By Neal Millikan, Series Editor for Digital Editions, The Adams Papers
Transcriptions of more than 2,500 pages of John Quincy Adams’s diary have just been added to the John Quincy Adams Digital Diary, a born-digital edition of the Adams Papers editorial project at the Massachusetts Historical Society. The new material spans the period January 1830 through December 1838 and chronicle Adams’s experiences serving in the United States House of Representatives.
John Quincy Adams left the presidency on 4 March 1829 believing that his tenure in public service had ended, yet uncertain how to fill his days. When on 17 September 1830 congressman Edward Everett approached Adams to see if he would again stand for office, the statesman was unsure how to respond. He recorded in his diary: “To say that I would accept, would be so near to asking for a vote, that I did not feel disposed to go so far— I wished the People to act spontaneously; at their own discretion.” Upon learning of his congressional election, Adams commented that “My Election as President of the United States was not half so gratifying to my inmost Soul— No election or appointment conferred upon me ever gave me so much pleasure.”
Adams took his seat in the House of Representatives in December 1831, representing the Plymouth district of Massachusetts in the 22d Congress. During his first years of service in that legislative body, Adams became chairman of the Committee on Manufactures, helping to compose the compromise tariff bill of 1832. He was also involved in the rechartering of the Bank of the United States, producing a minority report in support of the bank after traveling to Philadelphia as part of a House committee to inquire into its affairs. And he became increasingly interested in the Anti-Masonic political party, unsuccessfully standing as their Massachusetts gubernatorial candidate in 1833.
Adams subsequently served in the 23d through 25th Congresses, and it was during this period that he gained the sobriquet “Old Man Eloquent” for the speeches he gave against slavery and the annexation of Texas. He regularly presented antislavery petitions that he received from across the nation. When the House voted to pass a Gag Rule in May 1836 that would table all petitions relating to slavery, he was outraged: “On my name’s being called . . . I answered I hold the Resolution to be a direct violation of the Constitution of the United States—of the Rules of this House and of the rights of my Constituents.” Although the Gag Rule passed, Adams continued to present the antislavery petitions he received. His actions led southern congressmen in 1837 to draft a resolution of censure against him, the vote of which failed. Adams noted in his diary that his defense of the right of petition at that time so consumed him that it was “The first time for more than forty years” that he had “suffered a total breach in my Diary for several weeks— At one of the most trying periods of my life.”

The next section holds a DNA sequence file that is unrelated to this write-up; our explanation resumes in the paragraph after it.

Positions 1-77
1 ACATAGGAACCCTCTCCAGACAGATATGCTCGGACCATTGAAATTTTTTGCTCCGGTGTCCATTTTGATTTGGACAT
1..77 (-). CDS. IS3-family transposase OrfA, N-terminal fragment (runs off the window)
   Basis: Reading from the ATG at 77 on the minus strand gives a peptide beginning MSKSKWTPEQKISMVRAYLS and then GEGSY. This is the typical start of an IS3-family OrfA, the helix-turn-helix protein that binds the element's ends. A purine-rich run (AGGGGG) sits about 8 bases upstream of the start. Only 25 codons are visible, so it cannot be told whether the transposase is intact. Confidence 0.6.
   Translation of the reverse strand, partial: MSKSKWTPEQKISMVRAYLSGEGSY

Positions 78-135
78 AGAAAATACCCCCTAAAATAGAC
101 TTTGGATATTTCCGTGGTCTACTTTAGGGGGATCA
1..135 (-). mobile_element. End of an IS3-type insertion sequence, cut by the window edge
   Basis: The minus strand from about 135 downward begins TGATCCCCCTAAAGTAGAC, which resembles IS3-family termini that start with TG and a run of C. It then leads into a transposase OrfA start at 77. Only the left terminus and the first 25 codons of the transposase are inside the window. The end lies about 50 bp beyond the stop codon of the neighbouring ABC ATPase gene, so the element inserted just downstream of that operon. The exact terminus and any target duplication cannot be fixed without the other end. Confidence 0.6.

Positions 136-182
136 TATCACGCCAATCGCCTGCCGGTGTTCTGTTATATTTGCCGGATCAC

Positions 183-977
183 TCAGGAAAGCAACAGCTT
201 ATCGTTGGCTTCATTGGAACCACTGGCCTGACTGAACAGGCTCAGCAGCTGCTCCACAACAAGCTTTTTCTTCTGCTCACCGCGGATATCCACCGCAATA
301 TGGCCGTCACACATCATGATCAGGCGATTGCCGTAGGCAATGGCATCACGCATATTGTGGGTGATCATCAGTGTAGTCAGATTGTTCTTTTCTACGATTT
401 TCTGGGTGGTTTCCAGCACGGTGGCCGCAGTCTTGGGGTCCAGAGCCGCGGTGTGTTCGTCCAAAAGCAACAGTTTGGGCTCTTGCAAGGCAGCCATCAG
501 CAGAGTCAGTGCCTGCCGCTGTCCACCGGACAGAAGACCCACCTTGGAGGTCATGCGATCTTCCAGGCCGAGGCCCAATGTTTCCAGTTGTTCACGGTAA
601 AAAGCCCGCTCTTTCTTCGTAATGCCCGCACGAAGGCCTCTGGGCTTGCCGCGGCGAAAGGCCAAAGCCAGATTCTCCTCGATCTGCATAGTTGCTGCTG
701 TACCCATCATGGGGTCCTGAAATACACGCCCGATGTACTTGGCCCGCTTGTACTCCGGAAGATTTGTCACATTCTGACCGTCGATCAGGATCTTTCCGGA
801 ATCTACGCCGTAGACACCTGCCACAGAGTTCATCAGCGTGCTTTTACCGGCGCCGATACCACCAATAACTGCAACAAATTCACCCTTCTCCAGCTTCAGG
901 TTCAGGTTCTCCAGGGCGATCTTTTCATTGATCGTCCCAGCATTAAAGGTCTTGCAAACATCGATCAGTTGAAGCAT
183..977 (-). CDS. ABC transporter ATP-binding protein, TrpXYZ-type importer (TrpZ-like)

The other national issue that consumed John Quincy Adams during these years was protecting Englishman James Smithson’s $500,000 bequest to the United States. Adams chaired the House committee that created a bill stating that the national government would apply the bequest to the founding and endowment of the Smithsonian Institution at Washington, D.C. He marveled that a foreigner should provide the means to found in America “an establishment for the increase and diffusion of knowledge among men,” and he believed that this was “an event in which I see the finger of Providence compassing great results by incomprehensible means.”
John Quincy Adams lost two close members of his family during these years: his brother Thomas Boylston Adams died on 13 March 1832, and his middle son John Adams 2d passed away on 23 October 1834. After his son’s death, Adams found himself, “In a state between stupefaction, and a nervous irritation aggravated by the exertion to suppress it.” He became the legal guardian of his son’s two daughters, Mary Louisa Adams and Georgeanna Frances Adams, and his pecuniary duties toward his brother’s and son’s widows and children created significant financial responsibility for the congressman.
He and his wife Louisa Catherine Adams welcomed five new grandchildren into their family during this period, bringing the total to six. In his free time, he continued to walk, swim, and garden. He also found time to compose the 2,000-line poem “Dermot MacMorrogh, or The Conquest of Ireland,” which met with lukewarm reception from reviewers. As he entered his seventies, John Quincy Adams came to increasingly rely on his only surviving child, Charles Francis Adams, for financial and familial advice. “All my hopes of futurity in this world are now centered upon him,” Adams wrote.
For more on John Quincy Adams’s life, read the headnotes for the 1830–1834 and the 1835–1838 periods, or, navigate to the entries to begin reading his diary. The addition of material for the 1830–1838 period joins existing transcriptions of Adams’s diary for his legal, political, and diplomatic careers (1789–1817), his time as secretary of state (1817–1825), and his presidency (1825–1829), and brings the total number of transcriptions freely available on the MHS website to more than 8,300 pages.
The Adams Papers editorial project at the Massachusetts Historical Society gratefully acknowledges the generous support of our sponsors. Major funding for the John Quincy Adams Digital Diary was provided by the Amelia Peabody Charitable Fund, with additional contributions by Harvard University Press and a number of private donors. The Andrew W. Mellon Foundation in partnership with the National Historical Publications and Records Commission also support the project through funding for the Society’s Primary Source Cooperative.